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29 minutes ago, Sir Rols said:

We always knew Tokyo weren’t going to be a cheap games, but the Japanese seemed to be prepared to wear it until Covid. Will Japan ever bid again? I’d guess probably eventually. Look at it this way, Montreal left a ledger in the red and a bad stench in Canada, but they didn’t stop Canada since 1976 going on to host two winter games and bid for two summer games.       

That's a great analogy. And in regards to the Japanese, the case can be made the result that was Tokyo 2020ne, was something that was well beyond the TOCOG to even foresee back in 2013 when they won the bid.

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52 minutes ago, FYI said:

That's a great analogy. And in regards to the Japanese, the case can be made the result that was Tokyo 2020ne, was something that was well beyond the TOCOG to even foresee back in 2013 when they won the bid.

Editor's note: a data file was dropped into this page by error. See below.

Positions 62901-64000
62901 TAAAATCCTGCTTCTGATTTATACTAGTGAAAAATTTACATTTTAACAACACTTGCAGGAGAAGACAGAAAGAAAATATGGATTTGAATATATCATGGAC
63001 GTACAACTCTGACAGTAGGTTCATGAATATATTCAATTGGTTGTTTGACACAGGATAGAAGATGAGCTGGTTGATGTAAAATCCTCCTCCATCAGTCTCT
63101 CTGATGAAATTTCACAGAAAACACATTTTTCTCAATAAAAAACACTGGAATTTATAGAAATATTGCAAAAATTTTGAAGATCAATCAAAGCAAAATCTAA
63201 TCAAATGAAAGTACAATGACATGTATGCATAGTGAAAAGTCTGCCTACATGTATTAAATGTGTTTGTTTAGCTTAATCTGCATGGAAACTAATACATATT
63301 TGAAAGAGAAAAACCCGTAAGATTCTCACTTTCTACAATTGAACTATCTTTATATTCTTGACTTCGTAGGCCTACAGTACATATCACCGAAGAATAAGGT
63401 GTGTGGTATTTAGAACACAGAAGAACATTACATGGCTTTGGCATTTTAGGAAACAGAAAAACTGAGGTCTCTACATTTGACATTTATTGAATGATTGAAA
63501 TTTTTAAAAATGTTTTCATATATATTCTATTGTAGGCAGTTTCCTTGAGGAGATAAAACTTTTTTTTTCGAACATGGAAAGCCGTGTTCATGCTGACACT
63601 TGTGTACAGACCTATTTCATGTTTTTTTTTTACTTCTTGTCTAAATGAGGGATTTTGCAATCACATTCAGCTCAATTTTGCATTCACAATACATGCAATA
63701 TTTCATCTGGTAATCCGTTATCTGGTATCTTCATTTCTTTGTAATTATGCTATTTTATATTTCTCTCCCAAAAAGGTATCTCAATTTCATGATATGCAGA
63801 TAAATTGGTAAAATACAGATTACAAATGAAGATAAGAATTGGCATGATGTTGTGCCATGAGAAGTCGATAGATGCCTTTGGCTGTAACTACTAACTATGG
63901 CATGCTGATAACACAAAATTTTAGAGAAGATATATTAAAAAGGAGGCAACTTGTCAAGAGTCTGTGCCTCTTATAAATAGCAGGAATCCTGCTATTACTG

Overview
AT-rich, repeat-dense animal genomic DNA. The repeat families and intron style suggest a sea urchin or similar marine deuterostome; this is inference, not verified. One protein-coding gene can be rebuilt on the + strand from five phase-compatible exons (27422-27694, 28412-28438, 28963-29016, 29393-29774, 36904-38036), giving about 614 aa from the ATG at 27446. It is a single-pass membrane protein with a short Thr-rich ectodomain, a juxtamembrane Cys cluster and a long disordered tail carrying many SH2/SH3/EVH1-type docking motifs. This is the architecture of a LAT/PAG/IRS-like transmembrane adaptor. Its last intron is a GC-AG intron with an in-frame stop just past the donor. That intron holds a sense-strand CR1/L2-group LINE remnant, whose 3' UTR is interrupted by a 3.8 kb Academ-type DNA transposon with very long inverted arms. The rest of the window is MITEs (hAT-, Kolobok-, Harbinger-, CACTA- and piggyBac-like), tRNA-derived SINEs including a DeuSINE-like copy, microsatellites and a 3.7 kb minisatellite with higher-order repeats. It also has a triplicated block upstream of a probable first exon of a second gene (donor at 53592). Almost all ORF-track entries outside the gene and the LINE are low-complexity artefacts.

And on top of that, in terms of Montreal and Calgary, the Canadians didn’t even get the benefit of gold medals in front of a home crowd to stoke their future enthusiasm. The Japanese at least are getting lots of home town heroes to cheer them.

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It’s interesting that with what’s happened/happening with Tokyo 2020 that this 12 July 2021 report shows Sapporo 2030 is still on the radar (?).  Is this way out of date or is Sapporo 2030 pressing ahead? The two Games are very much connected now by the opinion polls of the Japanese people and the IOC’s new rules around public support:
 

Sapporo Wins Olympic Bid Backing - 12 July 2021 - Around The Rings via Infobae.com

“ATR: The site of the first Winter Olympics in Asia aims for an encore in 2030.”

“Sapporo, host of the 1972 Winter Games, is now the official candidate from Japan for 2030. The Japanese Olympic Committee met January 29 to endorse Sapporo’s efforts to secure the Games. The capital city of Hokkaido Prefecture was the only city responding to a call for bids in Japan that ended in December.”

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6 hours ago, stryker said: